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  • Writer's pictureCaroline

Fiction Roundup Spring 2023

Updated: May 17

Hi friends, I'm back! Here's a roundup of all the fiction I read and enjoyed this spring. Let me know which ones you add to your TBR.

The Words We Lost by Nicole Deese

Wow, Nicole's best one yet! This story encompasses cozy second-chance romance and the complexities of grief and healing from past trauma. I didn't feel Joel and Ingrid's connection as much as with her past characters but it was still a sweet story. The dual timeline was handled well and added depth. This is the first in a series, so I'm looking forward to revisiting Fog Harbor.

*I received a copy of this book from the publisher and happily provided my honest review. All opinions are my own and I was not required to post a positive review.*

The Long March Home by Marcus Brotherton and Tosca Lee (currently reading)

I received a copy of this gorgeous hardback from the publisher! It's easy for WWII fiction set in the Pacific Theater of the war to feel dry, but not this novel. The story manages to walk a line between memories from life in the States and the grim realities of the war, specifically the Bataan death march. I love Jimmy Propfield and his journey of leaving Mobile, AL and joining up to be stationed in the Philippines. What follows is harrowing and tear-jerking but ultimately hopeful. This is a masterful spotlight on World War II in the Pacific. I recommend it to history buffs -- it would also make a great gift!

*I received a copy of this book from the publisher and happily provided my honest review. All opinions are my own and I was not required to post a positive review.*

A Man Called Ove by Fredrick Backman

You may have heard of the recent movie adaptation, starring Tom Hanks. This Swedish author (who started as a blogger) has a gift for capturing the fragility of the human experience with grace, emotion, and sneaky humor. You will laugh and ugly cry and it will be worth it. (TW: suicide attempts) Click here to read the full synopsis.

Mr. Penumbra's 24-Hour Bookstore by Robin Sloan

Not really sure why I loved this so much. It gave cozy early 2000s vibes and I loved the secret underground literary society and the code-breaking. Slow-moving but gosh, so good.

From the synopsis: "Global conspiracy, complex code-breaking, high-tech data visualization, young love, the secret to eternal life. Mostly in a hole-in-the-wall San Francisco bookstore."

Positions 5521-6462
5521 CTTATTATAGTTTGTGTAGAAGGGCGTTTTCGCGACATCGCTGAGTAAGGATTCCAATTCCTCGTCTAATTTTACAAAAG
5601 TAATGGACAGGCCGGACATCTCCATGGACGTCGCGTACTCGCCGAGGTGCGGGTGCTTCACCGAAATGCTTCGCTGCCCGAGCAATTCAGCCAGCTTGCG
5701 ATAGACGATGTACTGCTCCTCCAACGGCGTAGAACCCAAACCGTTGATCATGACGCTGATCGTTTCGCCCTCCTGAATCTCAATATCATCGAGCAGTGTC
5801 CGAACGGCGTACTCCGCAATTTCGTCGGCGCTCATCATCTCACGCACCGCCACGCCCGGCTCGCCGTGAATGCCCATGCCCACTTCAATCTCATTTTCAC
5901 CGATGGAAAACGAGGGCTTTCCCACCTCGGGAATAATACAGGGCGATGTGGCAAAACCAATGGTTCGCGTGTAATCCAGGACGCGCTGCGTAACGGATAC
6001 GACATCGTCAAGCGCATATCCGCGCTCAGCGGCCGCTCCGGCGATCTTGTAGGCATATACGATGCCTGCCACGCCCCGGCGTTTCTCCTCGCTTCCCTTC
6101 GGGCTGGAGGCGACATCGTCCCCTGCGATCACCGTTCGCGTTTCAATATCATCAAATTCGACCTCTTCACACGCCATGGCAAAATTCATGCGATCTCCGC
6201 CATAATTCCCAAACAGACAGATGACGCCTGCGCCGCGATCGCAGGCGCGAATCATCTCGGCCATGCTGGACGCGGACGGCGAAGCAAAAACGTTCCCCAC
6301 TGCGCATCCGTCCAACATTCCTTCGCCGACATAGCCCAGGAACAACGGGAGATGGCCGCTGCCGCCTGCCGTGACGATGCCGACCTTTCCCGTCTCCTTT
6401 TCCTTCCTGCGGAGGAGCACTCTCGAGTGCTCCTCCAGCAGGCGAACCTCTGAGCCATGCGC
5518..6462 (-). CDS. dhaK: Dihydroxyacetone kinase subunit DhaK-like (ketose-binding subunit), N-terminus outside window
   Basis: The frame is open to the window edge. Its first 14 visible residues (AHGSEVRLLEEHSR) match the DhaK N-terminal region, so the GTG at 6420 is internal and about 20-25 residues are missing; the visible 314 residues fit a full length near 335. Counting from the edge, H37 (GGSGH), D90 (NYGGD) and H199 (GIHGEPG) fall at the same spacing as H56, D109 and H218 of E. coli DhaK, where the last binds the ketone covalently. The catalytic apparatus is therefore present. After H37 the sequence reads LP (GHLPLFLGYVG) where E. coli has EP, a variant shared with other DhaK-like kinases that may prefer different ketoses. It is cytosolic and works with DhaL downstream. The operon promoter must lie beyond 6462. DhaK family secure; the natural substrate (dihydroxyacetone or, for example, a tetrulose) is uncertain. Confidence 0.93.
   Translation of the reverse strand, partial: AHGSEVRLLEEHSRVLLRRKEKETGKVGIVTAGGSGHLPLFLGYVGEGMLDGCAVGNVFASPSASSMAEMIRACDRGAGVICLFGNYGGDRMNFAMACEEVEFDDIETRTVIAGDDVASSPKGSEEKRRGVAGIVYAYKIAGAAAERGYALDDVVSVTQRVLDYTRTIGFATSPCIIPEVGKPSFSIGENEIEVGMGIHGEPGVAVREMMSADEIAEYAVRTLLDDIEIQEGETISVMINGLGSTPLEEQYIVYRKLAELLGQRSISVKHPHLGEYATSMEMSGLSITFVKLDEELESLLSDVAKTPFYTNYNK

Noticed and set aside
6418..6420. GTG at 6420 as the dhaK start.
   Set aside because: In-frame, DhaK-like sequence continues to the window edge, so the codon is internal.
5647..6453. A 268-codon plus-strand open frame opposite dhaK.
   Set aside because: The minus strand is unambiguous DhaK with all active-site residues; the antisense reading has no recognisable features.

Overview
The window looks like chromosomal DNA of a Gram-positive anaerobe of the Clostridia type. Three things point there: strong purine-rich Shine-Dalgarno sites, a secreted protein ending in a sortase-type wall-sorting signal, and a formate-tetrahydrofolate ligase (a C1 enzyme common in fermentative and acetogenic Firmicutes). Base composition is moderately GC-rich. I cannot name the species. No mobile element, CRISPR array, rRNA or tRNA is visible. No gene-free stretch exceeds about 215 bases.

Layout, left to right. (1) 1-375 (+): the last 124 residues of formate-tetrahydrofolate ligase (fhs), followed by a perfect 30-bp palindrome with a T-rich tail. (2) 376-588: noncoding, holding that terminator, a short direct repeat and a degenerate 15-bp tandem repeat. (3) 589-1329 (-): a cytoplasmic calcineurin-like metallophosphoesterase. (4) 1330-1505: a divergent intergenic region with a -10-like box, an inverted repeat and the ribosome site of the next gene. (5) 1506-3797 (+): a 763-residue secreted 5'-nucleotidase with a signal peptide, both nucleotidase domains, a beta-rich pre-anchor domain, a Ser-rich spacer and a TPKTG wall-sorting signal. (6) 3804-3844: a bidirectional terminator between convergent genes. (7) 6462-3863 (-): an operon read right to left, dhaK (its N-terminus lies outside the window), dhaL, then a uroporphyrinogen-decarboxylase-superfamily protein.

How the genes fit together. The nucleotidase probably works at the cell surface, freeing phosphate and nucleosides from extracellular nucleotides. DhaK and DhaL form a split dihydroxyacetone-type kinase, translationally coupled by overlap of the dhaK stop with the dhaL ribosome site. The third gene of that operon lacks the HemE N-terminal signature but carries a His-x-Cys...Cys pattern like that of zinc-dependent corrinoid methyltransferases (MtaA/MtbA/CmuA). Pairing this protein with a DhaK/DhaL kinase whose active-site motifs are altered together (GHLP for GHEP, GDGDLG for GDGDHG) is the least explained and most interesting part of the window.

Thank You For Listening by Julia Whelan

Ah, Julia Whelan is an artist! This was the best rom-com (with so much heart) I’ve read in a while. *Heads up to some of my readers that there are open-door love scenes and steamy audiobooks—the character is a romance narrator, after all—and language.* The wit and satire keep it from being cheesy.

I first heard the story of how Julia came to write this novel on the What Should I Read Next podcast and knew I had to read it! I loved the deepish-but-not too-deep look at the romance genre, tropes, euphemisms, and happily-ever-after endings. And I can’t give spoilers but the twist was delightful!

I fell in love with Blah (ok I fell in love with all of them) and Sewanee was a main character I related to way too hard.

The Death of Mrs. Westaway by Ruth Ware

As a huge Ruth Ware fan, this is a hard one to rate! I enjoyed this novel so much - it was deliciously creepy and a nice twist on Ruth Ware’s usual storylines. Points for a satisfying ending!

But the borderline plot holes and misunderstandings spun as major twists? Eh. Most of the fun of reading these mysteries is working out the puzzle along the way, and I just couldn’t do that with this story, because of the messy way the clues were shared. (Someone please explain how in the world Hal misunderstood the photo. Is that a plot hole??)

Anyway! This book was fun and I loved the characters and Hal’s ability to read people. Just anticlimactic in the plot department.

Gone Girl by Gillian Flynn

This classic psychological thriller is a RIDE. Good grief. Content warning: explicit everything. Worth reading and an excellent study of narcissism and psychopathy. Nothing lighthearted about it, but it was fascinating.

Project Hail Mary by Andy Weir

I was surprised at how much I loved this -- it may make my Top 10 List this year! It was my second sci-fi read EVAH and so good. Ryland's mission to save humanity sends him into another solar system full of surprises. It's a deliciously long book with humor, wit, adventure, and (effortless) nerdy science. The stakes were huge and the details were perfect. It was good good good, as Rocky says.

Happy Place by Emily Henry (currently reading)

I'll be reviewing this one soon but I'm in love. I'm an Emily Henry superfan and this is her best yet.

What was your favorite read so far this spring? Comment below!

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